While putting tough cost-cutter and hard-charging producer Tom Rothman as chairman of Sony’s Motion Picture Group, studio chief Michael Lynton also reaffirmed his position atop the embattled entertainment company.
Some in Hollywood had questioned whether Lynton could also be in danger because of the studio’s financial struggles and the devastating computer hack in November that temporarily crippled Sony’s operations.
But Tuesday’s announcement of Rothman’s promotion also revealed that Lynton’s contract had been extended for an undisclosed period of time. Lynton remains chairman and chief executive of Sony Pictures Entertainment and also CEO of Sony Entertainment. In the latter role, he oversees businesses around the world, including the company’s music and music publishing operations.
A subsidiary of the Japanese conglomerate, Sony has been struggling to gain momentum at a time when it fields just one comicbook franchise, “Spider-Man,” against competitors like Disney manned with a phalanx of superheroes and their lucrative merchandising deals.
The studio came under additional pressure in November when a computer hacking attack purportedly launched by North Korea unleashed waves of confidential information and left Sony workers unable to even operate their computers. The cyber-attack appeared to be in retaliation for the Sony-backed satire “The Interview,” which belittled North Korea’s supreme leader, Kim Jong-un.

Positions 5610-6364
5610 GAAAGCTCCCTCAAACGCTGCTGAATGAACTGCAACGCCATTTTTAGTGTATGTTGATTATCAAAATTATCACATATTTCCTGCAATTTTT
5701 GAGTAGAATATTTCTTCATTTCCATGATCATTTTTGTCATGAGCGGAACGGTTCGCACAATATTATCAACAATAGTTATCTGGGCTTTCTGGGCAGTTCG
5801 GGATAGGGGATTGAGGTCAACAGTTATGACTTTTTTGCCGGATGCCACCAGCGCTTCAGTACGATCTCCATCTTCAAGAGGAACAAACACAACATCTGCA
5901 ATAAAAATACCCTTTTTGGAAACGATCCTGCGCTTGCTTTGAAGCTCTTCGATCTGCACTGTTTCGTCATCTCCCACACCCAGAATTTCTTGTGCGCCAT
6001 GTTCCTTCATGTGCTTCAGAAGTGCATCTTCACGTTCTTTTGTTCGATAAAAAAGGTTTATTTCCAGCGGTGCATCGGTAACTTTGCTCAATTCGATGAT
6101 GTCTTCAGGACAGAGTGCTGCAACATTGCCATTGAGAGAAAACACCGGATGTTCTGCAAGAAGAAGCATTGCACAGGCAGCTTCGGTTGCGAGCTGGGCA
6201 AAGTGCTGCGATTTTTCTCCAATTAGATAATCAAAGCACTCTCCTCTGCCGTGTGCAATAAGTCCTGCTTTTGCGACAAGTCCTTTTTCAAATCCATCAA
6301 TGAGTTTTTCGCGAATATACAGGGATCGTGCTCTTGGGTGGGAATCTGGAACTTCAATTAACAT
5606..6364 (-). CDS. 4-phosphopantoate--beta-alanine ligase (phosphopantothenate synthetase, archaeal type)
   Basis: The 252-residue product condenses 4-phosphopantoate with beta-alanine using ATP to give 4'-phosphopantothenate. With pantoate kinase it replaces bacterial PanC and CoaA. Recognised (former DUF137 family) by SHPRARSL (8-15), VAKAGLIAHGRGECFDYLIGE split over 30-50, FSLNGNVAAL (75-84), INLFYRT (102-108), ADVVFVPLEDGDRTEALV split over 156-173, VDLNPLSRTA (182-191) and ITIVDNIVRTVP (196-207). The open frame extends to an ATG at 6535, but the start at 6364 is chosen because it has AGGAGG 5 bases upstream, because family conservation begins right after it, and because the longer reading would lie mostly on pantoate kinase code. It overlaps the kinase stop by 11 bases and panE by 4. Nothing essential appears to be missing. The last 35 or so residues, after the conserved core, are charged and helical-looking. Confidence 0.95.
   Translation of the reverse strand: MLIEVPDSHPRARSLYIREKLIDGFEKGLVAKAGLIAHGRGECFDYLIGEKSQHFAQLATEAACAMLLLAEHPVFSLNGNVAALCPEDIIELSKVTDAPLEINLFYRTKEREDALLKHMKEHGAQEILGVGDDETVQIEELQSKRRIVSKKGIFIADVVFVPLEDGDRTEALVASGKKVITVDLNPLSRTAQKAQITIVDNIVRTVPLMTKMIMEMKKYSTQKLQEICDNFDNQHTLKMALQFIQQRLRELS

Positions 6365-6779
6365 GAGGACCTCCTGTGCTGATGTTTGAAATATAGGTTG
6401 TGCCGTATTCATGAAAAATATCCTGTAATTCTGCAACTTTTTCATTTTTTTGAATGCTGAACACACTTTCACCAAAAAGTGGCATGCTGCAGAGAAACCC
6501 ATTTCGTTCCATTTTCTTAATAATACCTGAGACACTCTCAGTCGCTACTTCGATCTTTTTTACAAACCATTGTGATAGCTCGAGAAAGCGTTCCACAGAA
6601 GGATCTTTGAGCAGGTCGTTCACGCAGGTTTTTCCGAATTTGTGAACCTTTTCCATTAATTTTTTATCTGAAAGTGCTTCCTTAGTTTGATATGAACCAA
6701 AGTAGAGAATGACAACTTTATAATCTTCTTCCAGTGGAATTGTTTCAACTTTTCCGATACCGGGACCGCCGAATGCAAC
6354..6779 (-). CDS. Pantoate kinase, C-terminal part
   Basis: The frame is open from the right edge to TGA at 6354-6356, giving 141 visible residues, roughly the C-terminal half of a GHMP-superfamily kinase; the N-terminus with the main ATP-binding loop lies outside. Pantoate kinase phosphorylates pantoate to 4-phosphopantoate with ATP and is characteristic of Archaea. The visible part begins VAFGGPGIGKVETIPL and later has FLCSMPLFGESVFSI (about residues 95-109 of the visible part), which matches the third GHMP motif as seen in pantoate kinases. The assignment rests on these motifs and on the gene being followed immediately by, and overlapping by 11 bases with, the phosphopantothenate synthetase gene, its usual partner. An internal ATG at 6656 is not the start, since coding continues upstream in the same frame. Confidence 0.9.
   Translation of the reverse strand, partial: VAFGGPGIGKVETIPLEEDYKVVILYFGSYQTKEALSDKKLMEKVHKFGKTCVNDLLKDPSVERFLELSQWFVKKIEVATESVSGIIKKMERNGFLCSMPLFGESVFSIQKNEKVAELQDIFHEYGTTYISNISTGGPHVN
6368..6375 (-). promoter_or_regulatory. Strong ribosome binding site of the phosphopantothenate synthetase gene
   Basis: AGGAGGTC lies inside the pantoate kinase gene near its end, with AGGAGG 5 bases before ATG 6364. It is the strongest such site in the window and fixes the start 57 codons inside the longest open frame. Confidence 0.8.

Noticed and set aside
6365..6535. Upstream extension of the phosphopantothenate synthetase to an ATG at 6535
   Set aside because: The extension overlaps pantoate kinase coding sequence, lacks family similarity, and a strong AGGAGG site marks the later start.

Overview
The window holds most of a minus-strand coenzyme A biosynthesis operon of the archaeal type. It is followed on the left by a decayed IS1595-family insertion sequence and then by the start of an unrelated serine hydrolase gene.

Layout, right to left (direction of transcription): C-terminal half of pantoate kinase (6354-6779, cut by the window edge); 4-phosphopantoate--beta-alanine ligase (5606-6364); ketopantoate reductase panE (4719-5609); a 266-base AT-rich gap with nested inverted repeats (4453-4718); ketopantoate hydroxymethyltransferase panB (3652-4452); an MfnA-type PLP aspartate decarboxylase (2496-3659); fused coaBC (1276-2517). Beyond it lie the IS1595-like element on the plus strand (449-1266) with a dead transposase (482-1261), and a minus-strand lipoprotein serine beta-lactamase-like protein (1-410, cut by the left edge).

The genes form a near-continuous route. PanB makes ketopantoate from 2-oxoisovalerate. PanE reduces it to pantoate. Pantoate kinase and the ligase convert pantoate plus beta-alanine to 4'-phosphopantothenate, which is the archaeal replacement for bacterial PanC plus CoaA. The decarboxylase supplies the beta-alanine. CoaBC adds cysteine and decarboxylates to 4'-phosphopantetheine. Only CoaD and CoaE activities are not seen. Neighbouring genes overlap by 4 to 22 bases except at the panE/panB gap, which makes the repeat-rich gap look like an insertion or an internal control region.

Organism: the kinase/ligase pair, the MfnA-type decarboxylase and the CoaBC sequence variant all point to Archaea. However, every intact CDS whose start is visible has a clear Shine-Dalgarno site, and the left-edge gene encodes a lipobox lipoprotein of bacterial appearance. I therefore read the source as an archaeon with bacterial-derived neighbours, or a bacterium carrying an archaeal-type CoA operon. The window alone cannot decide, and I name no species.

Even without the computer debacle, Sony has been deeply challenged. It ranked sixth among studios in 2015 box office share as of mid-Feburary, according to Boxofficemojo.com, with 6.2% of the total on gross receipts of less than $100 million. It finished fourth in 2014, with a 12.2% share, behind leader 20th Century Fox at 17.3%.
In May 2013, major shareholder Daniel Loeb sent a series of letters to Sony Corp. executive Kazuo Hirai, castigating Lynton and Pascal for the studio’s low profit margins and profligate spending. Loeb, an investor in Penske Media Corp., parent of Variety, slammed the Sony duo for a lack of “discipline and accountability.”
The studio had become known for being top-heavy with management and the expensive deals it lavished on producers — not unlike the one that Pascal reportedly secured when she was bounced out of her top job. Despite the pain and derision her emails visited on Sony, the studio agree to pay her an average of at least $10 million a year over four years, according to published reports.
Despite years of speculation, Hirai has said he has no intention of shrinking his commitment to Sony Pictures Entertainment or selling the U.S.-based entertainment business altogether. The Japan-based corporate chief rejected Loeb’s proposal of spinning off some of the entertainment assets.
Lynton was not immediately available for comment.